Representatives from both Facebook and Yahoo have come out in opposition of the bill, saying it would actually ignore the wishes of a deceased person, as well as negate years of settled case law. The companies also claim that the bill would override options and tools they have developed and put in place to help ensure users accounts are protected.

Lawmakers who drafted the bill disagree. They say the bill is similar to current law regarding how physical assets are handled, whereby the court appoints someone to inventory and document a person’s possessions, as well settle the person’s estate. One lawmaker compared the online account issue as similar to a deceased person owning a safe deposit box located at a bank. The person appointed by the court is allowed to gain access to that box and make arrangements for that property.

Lawmakers also say that in today’s digital world, with more and more people going “paperless,” it is becoming increasingly difficult to settle a person’s estate without having access to those online accounts when they have passed away without leaving instructions.

Two advocacy groups have expressed concern over the possibilities of unintended abuses of what the bill would allow. The Illinois Coalition Against Domestic Violence and The Trevor Project, an advocacy group for the lesbian, gay, bisexual and transgender community, are both working with lawmakers to help fine-tune the wording of the bill to ensure that the bill’s actual intentions are not abused.

Issues such as online accounts and digital assets can be addressed when a person draws up his or her estate plans. If you are considering drawing up a new estate plan, or would like to update the plans you currently have in place, please contact an experienced DuPage County estate planning attorney today to discuss your options and what will work best for you and your family.

What Happens to Your Digital Assets when You Die?

digital assets IMAGEWhen most people think of estate planning, they think of items such as bank accounts, stocks, bonds, real estate, furniture, jewelry, etc. But what happens to a person’s virtual property – or digital assets – when they die? An article in the Huffington Post discusses digital assets and what people should consider when planning their estate.

There are many items that fall under a person’s digital assets, including:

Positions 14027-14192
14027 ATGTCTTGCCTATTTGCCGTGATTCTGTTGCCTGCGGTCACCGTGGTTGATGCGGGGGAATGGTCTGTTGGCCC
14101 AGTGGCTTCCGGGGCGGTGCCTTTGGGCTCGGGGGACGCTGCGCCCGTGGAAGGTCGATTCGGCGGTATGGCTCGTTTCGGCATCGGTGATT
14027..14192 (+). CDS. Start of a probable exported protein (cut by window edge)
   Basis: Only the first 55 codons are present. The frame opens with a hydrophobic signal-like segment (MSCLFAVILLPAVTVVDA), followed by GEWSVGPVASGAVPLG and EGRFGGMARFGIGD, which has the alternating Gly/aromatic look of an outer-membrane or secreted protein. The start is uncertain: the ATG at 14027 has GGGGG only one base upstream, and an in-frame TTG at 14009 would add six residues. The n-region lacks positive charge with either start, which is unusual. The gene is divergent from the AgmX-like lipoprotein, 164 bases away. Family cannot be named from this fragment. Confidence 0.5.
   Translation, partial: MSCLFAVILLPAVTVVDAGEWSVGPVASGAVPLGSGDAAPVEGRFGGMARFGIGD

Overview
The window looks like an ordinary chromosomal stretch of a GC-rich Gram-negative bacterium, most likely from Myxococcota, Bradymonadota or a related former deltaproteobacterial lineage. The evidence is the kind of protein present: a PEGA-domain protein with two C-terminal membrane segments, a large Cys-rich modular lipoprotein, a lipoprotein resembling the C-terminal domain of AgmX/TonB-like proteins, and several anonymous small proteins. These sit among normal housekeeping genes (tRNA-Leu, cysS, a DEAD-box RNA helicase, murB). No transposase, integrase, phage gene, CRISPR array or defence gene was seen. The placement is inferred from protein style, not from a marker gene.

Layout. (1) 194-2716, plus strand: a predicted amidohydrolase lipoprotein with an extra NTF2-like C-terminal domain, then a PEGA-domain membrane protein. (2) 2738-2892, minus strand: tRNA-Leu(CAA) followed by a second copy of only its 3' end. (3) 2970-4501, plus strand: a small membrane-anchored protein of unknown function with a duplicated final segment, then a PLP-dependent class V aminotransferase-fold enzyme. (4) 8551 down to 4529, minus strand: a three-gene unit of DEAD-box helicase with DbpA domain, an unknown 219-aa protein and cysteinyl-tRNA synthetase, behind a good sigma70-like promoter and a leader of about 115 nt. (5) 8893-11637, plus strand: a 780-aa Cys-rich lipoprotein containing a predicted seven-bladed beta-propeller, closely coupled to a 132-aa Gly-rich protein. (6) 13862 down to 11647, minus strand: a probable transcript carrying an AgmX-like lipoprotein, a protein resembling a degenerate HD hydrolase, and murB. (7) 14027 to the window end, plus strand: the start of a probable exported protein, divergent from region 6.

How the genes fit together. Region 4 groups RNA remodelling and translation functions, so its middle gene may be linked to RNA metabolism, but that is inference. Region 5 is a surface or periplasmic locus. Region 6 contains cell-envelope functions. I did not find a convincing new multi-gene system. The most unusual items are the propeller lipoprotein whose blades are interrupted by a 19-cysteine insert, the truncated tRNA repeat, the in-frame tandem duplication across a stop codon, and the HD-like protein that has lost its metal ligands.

• Emails;
  • Social network accounts like Facebook, Twitter and LinkedIn, as well as all the content posted on these sites;
  • Digital photos and videos;
  • Songs;
  • Ebooks;
  • PayPal account.

According to a survey conducted by McAfee, the average internet user has about $37,000 in digital assets. Most of those assets are contained in unprotected digital devices.

Currently, there really aren’t any laws that govern what happens to digital assets when someone dies without a will that clearly outlines who should receive those assets. So it’s important to make sure you leave clear instructions on who should own those assets.

Having a clause in your will that gives specific instructions to the executor of the will ensures that person will be able to access those accounts and handle them accordingly. Leave a list of each of your accounts/assets and their passwords, as well as clear instructions on who gets access.

Another option is a digital assets trust. There is a legal argument that says that user accounts for digital assets are licenses that are no longer valid once the user dies. This would mean that the permission you grant to access those accounts would not be valid. However, by creating a digital asset trust, the beneficiary can still legally access those accounts under trust law.

Another option is using an online service that allows you to store passwords and account information (all encrypted) and allows beneficiaries to retrieve the information upon your death.

Estate planning is too important to risk not having a qualified lawyer helping you ensure that your exact wishes will be carried out upon your death. Contact an experienced DuPage County estate planning attorney today.